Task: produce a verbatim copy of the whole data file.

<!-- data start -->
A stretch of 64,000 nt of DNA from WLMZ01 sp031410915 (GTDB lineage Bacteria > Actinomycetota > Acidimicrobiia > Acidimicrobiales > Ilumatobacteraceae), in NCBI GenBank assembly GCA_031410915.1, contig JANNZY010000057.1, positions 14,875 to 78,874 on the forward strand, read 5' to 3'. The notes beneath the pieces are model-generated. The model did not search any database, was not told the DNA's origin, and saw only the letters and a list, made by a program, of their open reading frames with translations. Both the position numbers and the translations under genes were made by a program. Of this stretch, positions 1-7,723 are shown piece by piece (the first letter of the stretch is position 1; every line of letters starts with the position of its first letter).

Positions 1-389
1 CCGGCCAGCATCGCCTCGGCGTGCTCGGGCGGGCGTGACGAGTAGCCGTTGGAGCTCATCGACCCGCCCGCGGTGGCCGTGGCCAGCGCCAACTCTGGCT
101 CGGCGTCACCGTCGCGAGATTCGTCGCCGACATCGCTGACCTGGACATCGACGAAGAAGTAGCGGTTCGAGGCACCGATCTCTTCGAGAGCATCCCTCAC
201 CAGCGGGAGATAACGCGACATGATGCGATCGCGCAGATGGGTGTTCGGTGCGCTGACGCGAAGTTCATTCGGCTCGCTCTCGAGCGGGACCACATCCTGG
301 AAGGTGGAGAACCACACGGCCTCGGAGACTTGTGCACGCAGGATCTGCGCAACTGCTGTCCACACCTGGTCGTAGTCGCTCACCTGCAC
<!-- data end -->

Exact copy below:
A stretch of 64,000 nt of DNA from WLMZ01 sp031410915 (GTDB lineage Bacteria > Actinomycetota > Acidimicrobiia > Acidimicrobiales > Ilumatobacteraceae), in NCBI GenBank assembly GCA_031410915.1, contig JANNZY010000057.1, positions 14,875 to 78,874 on the forward strand, read 5' to 3'. The notes beneath the pieces are model-generated. The model did not search any database, was not told the DNA's origin, and saw only the letters and a list, made by a program, of their open reading frames with translations. Both the position numbers and the translations under genes were made by a program. Of this stretch, positions 1-7,723 are shown piece by piece (the first letter of the stretch is position 1; every line of letters starts with the position of its first letter).

Positions 1-389
1 CCGGCCAGCATCGCCTCGGCGTGCTCGGGCGGGCGTGACGAGTAGCCGTTGGAGCTCATCGACCCGCCCGCGGTGGCCGTGGCCAGCGCCAACTCTGGCT
101 CGGCGTCACCGTCGCGAGATTCGTCGCCGACATCGCTGACCTGGACATCGACGAAGAAGTAGCGGTTCGAGGCACCGATCTCTTCGAGAGCATCCCTCAC
201 CAGCGGGAGATAACGCGACATGATGCGATCGCGCAGATGGGTGTTCGGTGCGCTGACGCGAAGTTCATTCGGCTCGCTCTCGAGCGGGACCACATCCTGG
301 AAGGTGGAGAACCACACGGCCTCGGAGACTTGTGCACGCAGGATCTGCGCAACTGCTGTCCACACCTGGTCGTAGTCGCTCACCTGCAC